The noble and learned Lord, Lord Judge, and my noble friend Lord Blencathra have made common cause in attacking this. I entirely support them. To come to the point, I am not yet convinced that, if these two amendments were agreed, we would not be creating another body equivalent to the College of Policing, but this time for electoral purposes—an equally important part of our national life.
Am I enthusiastic about Clauses 15 and 16? Not at all, but I recognise that there is some parliamentary involvement and approval in this process. If these amendments were accepted, the Electoral Commission—with all the criticisms that have been made of it, fairly or unfairly—would float free from any even minor scrutiny or accountability. In my view, this would be even less desirable.
I wish to make two points about these amendments. I do so in the hope—but not the expectation—that noble Lords who have set their faces against these clauses will look at them in a more favourable light.
First, all public bodies must be accountable, whether they are independent regulators or carrying out other kinds of function. This should not be a controversial statement. The role of the Speaker’s Committee, as set out in PPERA, with its focus on budgets and plans rather than outcomes and actions, provides a weak accountability framework. Indeed, the report on election fraud from my noble friend Lord Pickles, who I am glad to see in his place, found it ineffective. Clauses 15 and 16 beef up the Speaker’s Committee so that it can hold the Electoral Commission to account on the basis of the policy and strategy statement, remembering, of course, that that statement is not just the creature of government and must be consulted on and approved by Parliament. Anyone who opposes Clauses 15 and 16 really should explain how they would ensure that the Electoral Commission will be properly accountable, because the current arrangements are simply not fit for purpose.
Secondly, there is a myth that the strategy and policy statement is a de facto power of direction or involves giving instructions—I think that was the phrase used by the noble Lord, Lord Grocott—to the Electoral Commission. Clause 15 could not be clearer. There is no obligation on the commission to follow the statement. There is no alteration of the core duties and obligations set out in PPERA. The commission’s only duty is to have regard to the statement and report annually on what it has done in consequence of it. That report might, in theory, say that it has done nothing in consequence of the statement, but given the generally bland nature of these policy and strategy statements, I think that would be unlikely.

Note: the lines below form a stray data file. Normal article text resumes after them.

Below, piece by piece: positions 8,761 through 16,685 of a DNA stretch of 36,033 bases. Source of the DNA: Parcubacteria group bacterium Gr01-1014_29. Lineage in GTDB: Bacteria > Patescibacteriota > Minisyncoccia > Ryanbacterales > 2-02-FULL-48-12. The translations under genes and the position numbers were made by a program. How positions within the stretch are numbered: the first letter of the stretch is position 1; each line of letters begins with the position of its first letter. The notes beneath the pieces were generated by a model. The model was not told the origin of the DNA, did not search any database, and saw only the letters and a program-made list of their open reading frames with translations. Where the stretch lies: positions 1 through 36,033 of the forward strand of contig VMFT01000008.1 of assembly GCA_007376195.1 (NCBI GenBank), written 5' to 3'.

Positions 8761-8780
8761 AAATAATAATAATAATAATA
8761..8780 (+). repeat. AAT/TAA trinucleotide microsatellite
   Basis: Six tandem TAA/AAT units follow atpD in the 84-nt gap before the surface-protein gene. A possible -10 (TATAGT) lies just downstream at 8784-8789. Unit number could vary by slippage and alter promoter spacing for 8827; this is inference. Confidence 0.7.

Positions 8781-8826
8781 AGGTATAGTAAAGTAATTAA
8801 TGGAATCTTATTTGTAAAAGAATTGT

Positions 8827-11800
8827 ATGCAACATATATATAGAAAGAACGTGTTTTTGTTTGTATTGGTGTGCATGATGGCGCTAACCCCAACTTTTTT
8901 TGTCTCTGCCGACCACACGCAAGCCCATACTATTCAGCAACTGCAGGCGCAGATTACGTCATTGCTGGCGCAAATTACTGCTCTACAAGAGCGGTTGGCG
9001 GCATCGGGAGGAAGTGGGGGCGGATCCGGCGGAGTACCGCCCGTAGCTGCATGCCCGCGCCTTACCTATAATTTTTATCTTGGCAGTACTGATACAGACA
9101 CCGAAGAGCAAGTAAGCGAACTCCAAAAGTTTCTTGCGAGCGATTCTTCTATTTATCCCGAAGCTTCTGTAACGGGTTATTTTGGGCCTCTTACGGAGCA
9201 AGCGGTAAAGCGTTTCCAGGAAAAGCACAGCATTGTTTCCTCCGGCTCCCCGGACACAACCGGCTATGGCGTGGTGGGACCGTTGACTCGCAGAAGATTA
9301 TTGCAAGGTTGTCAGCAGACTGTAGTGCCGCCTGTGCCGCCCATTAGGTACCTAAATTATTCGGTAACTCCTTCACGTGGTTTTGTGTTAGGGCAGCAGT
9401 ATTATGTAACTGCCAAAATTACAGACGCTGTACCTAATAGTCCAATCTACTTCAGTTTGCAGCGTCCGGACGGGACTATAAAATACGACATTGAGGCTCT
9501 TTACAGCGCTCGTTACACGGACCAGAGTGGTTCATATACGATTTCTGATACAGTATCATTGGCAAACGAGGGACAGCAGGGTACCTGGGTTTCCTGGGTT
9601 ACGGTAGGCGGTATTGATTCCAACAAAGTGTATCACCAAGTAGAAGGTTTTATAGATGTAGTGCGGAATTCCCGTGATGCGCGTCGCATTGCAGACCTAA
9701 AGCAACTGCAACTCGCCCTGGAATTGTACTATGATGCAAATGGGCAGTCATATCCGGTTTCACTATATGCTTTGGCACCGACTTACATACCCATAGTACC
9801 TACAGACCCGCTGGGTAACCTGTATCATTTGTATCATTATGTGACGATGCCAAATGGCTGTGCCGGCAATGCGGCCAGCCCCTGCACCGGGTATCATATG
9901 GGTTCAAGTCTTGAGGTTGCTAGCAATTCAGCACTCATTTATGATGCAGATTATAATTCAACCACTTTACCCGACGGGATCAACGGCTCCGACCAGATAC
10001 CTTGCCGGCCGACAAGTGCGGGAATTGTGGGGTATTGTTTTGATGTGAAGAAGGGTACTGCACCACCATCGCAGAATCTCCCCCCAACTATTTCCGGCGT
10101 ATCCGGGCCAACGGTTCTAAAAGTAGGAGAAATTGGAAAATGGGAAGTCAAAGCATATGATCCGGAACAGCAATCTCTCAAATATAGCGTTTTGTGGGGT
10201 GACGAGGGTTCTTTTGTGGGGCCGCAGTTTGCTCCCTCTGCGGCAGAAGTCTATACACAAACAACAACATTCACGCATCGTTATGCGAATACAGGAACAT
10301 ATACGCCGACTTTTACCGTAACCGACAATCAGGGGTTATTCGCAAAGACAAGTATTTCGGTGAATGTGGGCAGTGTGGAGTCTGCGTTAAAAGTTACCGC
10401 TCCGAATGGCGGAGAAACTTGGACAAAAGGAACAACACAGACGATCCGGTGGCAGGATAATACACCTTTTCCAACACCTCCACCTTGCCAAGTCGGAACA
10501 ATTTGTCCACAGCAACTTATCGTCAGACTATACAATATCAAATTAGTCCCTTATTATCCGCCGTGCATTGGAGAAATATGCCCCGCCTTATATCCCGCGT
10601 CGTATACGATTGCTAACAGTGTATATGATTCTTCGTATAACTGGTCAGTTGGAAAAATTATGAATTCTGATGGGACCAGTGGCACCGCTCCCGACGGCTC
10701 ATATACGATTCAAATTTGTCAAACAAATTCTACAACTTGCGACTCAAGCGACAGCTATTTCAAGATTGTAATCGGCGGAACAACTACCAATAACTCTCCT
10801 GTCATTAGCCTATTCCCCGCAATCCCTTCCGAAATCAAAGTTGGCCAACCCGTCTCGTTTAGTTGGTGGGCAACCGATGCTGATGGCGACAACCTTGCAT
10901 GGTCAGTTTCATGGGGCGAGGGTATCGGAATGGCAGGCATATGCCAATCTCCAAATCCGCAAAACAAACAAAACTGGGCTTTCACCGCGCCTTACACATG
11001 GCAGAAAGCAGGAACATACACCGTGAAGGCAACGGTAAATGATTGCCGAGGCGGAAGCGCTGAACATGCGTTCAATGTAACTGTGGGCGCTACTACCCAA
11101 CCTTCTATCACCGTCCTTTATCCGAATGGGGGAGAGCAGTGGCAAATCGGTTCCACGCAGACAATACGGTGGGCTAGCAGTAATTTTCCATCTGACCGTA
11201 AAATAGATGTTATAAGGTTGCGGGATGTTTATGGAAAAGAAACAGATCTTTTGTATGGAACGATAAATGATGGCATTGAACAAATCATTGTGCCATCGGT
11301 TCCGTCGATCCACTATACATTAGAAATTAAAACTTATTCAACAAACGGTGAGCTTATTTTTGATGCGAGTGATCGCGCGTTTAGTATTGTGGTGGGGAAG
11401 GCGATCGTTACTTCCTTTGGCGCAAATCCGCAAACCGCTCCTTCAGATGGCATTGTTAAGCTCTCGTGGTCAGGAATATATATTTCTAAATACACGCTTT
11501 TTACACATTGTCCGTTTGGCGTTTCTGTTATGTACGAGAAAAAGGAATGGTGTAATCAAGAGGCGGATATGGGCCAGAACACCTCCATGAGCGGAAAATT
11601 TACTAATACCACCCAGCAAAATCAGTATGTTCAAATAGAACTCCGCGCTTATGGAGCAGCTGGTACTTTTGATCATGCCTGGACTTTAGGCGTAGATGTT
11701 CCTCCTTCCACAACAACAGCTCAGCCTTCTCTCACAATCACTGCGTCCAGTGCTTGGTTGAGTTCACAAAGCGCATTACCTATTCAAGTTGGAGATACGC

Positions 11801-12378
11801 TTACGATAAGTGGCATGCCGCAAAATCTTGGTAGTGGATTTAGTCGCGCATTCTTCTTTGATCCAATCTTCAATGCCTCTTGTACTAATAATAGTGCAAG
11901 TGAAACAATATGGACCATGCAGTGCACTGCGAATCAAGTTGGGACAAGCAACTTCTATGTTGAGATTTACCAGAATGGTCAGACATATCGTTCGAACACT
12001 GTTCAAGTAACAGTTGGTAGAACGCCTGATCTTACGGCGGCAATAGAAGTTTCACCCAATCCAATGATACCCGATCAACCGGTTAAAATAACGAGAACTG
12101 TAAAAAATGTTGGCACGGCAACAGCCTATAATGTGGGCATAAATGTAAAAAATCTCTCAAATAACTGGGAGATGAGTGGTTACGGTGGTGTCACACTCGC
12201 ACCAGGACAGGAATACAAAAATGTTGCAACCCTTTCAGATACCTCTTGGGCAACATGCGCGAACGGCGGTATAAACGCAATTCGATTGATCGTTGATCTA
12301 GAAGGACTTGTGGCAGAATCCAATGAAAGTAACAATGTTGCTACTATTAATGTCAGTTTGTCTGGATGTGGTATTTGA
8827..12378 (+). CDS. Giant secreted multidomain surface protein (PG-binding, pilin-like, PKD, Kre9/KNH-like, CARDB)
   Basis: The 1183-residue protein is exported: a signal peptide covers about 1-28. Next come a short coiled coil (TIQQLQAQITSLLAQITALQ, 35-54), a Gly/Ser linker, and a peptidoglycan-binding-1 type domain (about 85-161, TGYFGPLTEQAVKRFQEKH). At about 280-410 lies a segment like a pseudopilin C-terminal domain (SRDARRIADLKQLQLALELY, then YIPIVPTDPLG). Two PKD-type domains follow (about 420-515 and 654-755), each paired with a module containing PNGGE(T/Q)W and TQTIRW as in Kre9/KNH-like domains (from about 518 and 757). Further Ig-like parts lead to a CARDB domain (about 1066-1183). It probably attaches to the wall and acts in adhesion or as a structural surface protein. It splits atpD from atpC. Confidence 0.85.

The opponents of these clauses, however, say that the strategy and policy statements will influence the Electoral Commission, with the implication that influence is always malign. I believe that the independence of the Electoral Commission is founded in the independence of the thought and integrity of the commissioners themselves, and those commissioners are not appointed by the Government. Genuinely independent commissioners will do what they think is necessary in accordance with their statutory obligations, and they will do that whatever the Government tell them to do. The commissioners are the first line of defence against undue influence. Influence can be a positive thing, too. I hope noble Lords would have no problem if, for example, a statement influenced the commission to focus on important issues such as those that arose in relation to Tower Hamlets. I remind noble Lords that the Electoral Commission did not cover itself in glory when first encountering the issues there. I urge noble Lords not to support these amendments.
My Lords, I shall cover two or three points. I shall not go into detail about some of my concerns about the Electoral Commission, except to make a limited comment about difficulties I have at the moment. I will start by referring to comments made by the noble Lord, Lord Grocott, earlier in relation to referees. I wear my rugby referee’s tie with pride today because it is an indication of the impartiality one is required to have under all circumstances. No player or spectator ever accused me of not being impartial. They may have accused me of being incompetent, and did so volubly from the touchline, but they did not accuse me of not being impartial.
I must disagree with both my noble friends Lord Hodgson and Lady Noakes. As far as I am concerned, there are ways of dealing with the problems of the Electoral Commission. As I think many Members know, I have had more problems and more dealings with the Electoral Commission over the last 12 months than virtually anybody in this Chamber—and, my godfathers, does it not drive you barmy? I have sympathy with the Government because they are trying to tackle the problem. All I shall say on my latest difficulty, which has been running for four or five days, is: will the Electoral Commission please look at itself rather than passing to others the responsibility for policing matters—administering elections and the like? This problem has run since 2013 to my full knowledge. It keeps saying that other people need to deal with these matters but it does not look at itself.